US, Russian gas fields among highest GHG emitters in the world – Climate TRACE

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About half of the 50 largest sources of Greenhouse Gas (GHG) emissions in the world are oil and gas production fields and their associated facilities including processing plants, according to Climate TRACE, a GHG emissions tracking agency. The agency lists the Permian shale basin in the US as the largest GHG emitter, followed by the Urengoyskoye gas field in Russia.

Climate TRACE’s findings were presented at the sidelines of the COP 27 climate summit in Sharm El Sheik, Egypt, this week.

The world’s 14 highest emitting assets were oil and gas fields, many in the US and Russia, according to the report. The highest emitting asset not linked to oil and gas production was the Jiangsu Shagang Group’s steel plant in China, ranked 15th.

Texas’ portion of Permian Basin was ranked as the highest emitting asset at 206.8 million tonnes CO2e100 ahead of  the Urengoyskoye gas field in West Siberia at 152 CO2e100. The CO2e100 metric accounts for emissions in addition to CO2, such as methane, based on their 100–year global warming potential.

The Marcellus shale play in the north-east of the US was ranked third among the heaviest emitters, while Gazprom’s Bovanenkovskoye gas field in the Yamal peninsula was ranked fourth. Other heavy emitters in the top 10 include Iran’s South Pars gas field, Russia’s Zapolyarnoye gas field in West Siberia, the Permian in New Mexico, the Sulige gas field in China, the Arctic Yamburgskoye gas field in Russia and the Hassi R’Mel gas field in Algeria.

Climate TRACE’s emissions data covers 72,612 individual sources worldwide, it says. This includes power plants, steel mills, urban road networks, oil and gas fields and refining.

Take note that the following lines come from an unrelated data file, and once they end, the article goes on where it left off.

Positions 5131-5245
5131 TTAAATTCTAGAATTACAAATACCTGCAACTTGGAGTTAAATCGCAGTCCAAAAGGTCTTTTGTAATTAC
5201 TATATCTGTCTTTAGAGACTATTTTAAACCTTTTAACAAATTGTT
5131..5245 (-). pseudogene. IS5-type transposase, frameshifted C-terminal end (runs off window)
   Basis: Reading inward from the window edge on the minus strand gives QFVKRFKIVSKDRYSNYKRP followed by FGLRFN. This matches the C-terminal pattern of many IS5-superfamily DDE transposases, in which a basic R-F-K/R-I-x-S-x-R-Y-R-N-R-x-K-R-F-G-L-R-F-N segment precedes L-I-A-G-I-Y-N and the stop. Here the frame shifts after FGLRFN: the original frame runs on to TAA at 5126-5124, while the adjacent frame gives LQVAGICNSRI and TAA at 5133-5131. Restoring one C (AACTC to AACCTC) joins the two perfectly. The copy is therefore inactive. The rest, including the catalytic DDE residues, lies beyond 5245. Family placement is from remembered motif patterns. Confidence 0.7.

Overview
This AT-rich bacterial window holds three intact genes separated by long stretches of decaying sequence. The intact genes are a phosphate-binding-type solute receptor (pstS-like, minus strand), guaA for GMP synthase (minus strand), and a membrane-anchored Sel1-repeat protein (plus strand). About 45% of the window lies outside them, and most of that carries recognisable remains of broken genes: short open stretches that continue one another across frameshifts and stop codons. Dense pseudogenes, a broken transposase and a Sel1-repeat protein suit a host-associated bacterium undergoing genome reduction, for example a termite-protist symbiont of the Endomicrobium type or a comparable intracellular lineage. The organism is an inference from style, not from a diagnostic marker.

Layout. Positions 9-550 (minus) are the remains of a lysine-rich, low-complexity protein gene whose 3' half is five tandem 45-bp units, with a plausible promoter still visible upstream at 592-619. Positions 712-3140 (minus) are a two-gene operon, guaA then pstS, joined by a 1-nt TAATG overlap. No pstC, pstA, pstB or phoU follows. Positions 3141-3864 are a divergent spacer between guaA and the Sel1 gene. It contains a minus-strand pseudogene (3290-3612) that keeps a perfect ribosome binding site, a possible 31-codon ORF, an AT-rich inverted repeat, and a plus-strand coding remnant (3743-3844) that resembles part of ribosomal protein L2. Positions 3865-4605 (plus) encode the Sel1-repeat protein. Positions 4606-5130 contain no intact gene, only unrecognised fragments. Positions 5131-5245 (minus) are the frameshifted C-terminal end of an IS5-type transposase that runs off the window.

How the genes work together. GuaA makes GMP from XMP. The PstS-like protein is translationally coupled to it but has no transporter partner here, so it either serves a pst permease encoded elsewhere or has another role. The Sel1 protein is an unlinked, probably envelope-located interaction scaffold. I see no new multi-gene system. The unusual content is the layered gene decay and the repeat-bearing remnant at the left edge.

The agency said the data is sourced independently and primarily based on direct observations of activity rather than self-reported data. Moreover, Climate Trace says it has incorporated new data from studies of satellite-detected emissions covering practices like flaring and methane leakage in Russia, Turkmenistan, the US and the Middle East.

“The climate crisis can, at times, feel like an intractable challenge – in large part because we’ve had a limited understanding of precisely where emissions are coming from,” said former US Vice President and Climate Trace founding member Al Gore in a statement. “This level of granularity means that we finally have emissions data that enable us to act decisively.”

Power plants alone represent more than half of the emissions and three-fifths of the assets in the top 500 list. The largest emitter among the power plants was the 5.5 GW Taichung coal-fired plant in Taiwan which was ranked 19th of all assets.

Meanwhile, 26 of the 50 largest sources of emissions worldwide are oil and gas fields and their associated production, processing, and transportation sites, according to Climate TRACE.

‘Oversupply of LNG’

Meanwhile, Climate Action Tracker (CAT) has warned that potential “oversupply of LNG” as a response to the energy crisis could jeopardize Europe’s climate targets in the longer term.

In 2030, oversupply of LNG could reach 500 megatonnes of LNG, equivalent to almost five times the EU’s 2021 Russian gas imports, the agency announced at the sidelines of the COP 27 summit. This could lead to excess emissions of just under two gigatonnes of CO2/year in 2030, well above emission levels consistent with the IEA Net Zero by 2050 scenario (2022).

“The energy crisis has taken over the climate crisis, and our analysis shows proposed, approved and under construction LNG far exceeds what’s needed to replace Russian gas,” said Bill Hare, CEO of CAT partner organisation Climate Analytics in a statement.

Contact the editor:

Eric Thorp
[email protected]

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